Registration for the 2017 Challenge is open from September 1st through the 30th. Student teams must register in order to submit their entries by December 15th. Winners will be announced in the Spring of 2018. Each first-place team will earn a student prize of $2,000 to be divided evenly among student team members and a faculty prize of $3,000 to support green infrastructure research or training. Second-place teams will win $1,000 for student teams and a $2,000 faculty prize.

     

    Water pollution associated with stormwater runoff requires infrastructure solutions that are innovative, resilient, and affordable. Today’s scholars are tomorrow’s design professionals. The Campus RainWorks Challenge will harness their creativity and knowledge to jointly advance the agency’s mission to protect public health and water quality. 

     

    Learn more at:  www.epa.gov/campusrainworks

     

    Thank you for your consideration!

     

    Matt King

    U.S. EPA

    Office of Water

    Green Infrastructure Program

    202-564-2871

     

  5. Follow up on "parent ID" question

    Associated Project(s): 

    The "parent" ID number for Call2Recycle should no longer be used. It was used for tracking payment as well as shipping addresses, and continued use could result in battery collection boxes being shipped to the wrong location on campus. Unfortunately, dropping the ID number means that we won't be able to obtain centralized reports of volumes of recycled batteries.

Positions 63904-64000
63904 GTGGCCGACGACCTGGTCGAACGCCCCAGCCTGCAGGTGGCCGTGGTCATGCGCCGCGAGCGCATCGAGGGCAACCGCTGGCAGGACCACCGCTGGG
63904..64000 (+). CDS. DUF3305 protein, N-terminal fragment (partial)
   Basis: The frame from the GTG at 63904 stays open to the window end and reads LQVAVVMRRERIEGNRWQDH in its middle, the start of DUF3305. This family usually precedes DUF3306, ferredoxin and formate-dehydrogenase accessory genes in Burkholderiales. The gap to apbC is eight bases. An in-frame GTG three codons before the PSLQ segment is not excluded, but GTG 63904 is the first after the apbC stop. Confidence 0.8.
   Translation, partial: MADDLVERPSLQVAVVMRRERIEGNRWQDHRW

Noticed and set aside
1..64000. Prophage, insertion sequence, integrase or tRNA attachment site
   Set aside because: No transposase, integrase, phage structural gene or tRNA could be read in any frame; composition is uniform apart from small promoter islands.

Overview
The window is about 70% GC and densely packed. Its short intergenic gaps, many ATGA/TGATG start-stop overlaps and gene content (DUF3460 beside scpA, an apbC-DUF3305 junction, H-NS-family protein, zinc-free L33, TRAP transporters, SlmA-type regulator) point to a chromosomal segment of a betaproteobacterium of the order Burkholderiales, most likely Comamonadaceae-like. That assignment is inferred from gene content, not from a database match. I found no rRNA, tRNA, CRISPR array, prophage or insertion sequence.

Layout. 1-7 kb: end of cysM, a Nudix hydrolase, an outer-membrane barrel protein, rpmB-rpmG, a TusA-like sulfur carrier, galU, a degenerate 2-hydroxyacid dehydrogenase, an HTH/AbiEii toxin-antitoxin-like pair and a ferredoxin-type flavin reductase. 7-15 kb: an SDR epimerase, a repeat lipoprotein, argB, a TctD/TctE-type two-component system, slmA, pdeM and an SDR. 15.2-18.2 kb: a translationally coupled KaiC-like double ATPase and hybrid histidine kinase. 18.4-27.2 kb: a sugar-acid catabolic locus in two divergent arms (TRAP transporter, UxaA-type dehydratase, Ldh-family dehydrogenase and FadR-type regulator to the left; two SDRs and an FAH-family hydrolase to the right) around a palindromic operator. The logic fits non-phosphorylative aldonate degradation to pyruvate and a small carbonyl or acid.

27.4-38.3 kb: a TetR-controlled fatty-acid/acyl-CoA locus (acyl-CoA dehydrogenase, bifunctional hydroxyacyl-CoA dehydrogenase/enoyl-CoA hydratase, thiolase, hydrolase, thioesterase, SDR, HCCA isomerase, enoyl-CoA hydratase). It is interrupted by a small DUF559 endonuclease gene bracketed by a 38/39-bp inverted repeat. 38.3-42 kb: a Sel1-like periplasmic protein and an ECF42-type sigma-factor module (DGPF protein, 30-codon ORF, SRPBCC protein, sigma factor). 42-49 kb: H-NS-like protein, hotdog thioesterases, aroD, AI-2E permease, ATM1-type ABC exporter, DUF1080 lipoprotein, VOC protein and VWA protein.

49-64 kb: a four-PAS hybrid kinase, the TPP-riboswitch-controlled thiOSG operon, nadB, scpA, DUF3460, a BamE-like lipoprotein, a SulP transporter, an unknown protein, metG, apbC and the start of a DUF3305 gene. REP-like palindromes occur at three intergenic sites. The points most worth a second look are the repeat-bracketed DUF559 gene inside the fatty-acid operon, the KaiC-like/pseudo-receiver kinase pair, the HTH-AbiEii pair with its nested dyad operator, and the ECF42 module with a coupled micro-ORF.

6. Meeting 8 September

    The ALUFS SWATeam had its first meeting of the year, during which the scope of the teams' focus was reviewed. Because of the range of topics, the team decided to narrow down its focus for the year, particularly on the university's farm properties, nitrate sampling, and best management practices.

  7. Article: Eco-Olympics builds on success and seeks new leaders

    Associated Project(s): 

    Eco-Olympics is a competition focused on bringing hall residents together to make environmental changes that make a lasting impact on the community. Hall-based teams compete with each other in energy reduction efforts. Teams get points for energy reduction per resident as well as the number of residents that sign up, number of events held, social media posts, and how many people attend each event. 

    Link to the article: http://housing.illinois.edu/News/EcoOlympics

  8. Article: Cyclists have same rights as cars

    Parkland students may want to consider biking, as it affords them an opportunity to exercise and is an ecofriendly way of getting around. There are dangers associated with cycling though, and there are laws that must be followed to ensure your safety while cycling.

    Link to the article: http://www.prospectusnews.com/2017/09/06/cyclists-have-same-rights-as-cars/

  9. Weekly Update

    All, last week was a blur! According to our sign-in data, we had 277 visitors. That seems high but numbers don’t lie. We were pretty much all-stands-full within the first half an hour. Unfortunately that means some members have had to wait for stands to work on their build-a-bikes. Nothing we can do about that, unfortunately.

    The numbers:
    Sales (overall): $1,867.60

    Bikes (refurbished): 1 for $180
    Bikes (B-a-B): 1 for $46
    Memberships: 26 for $780
    Tires/tubes: 47 for $244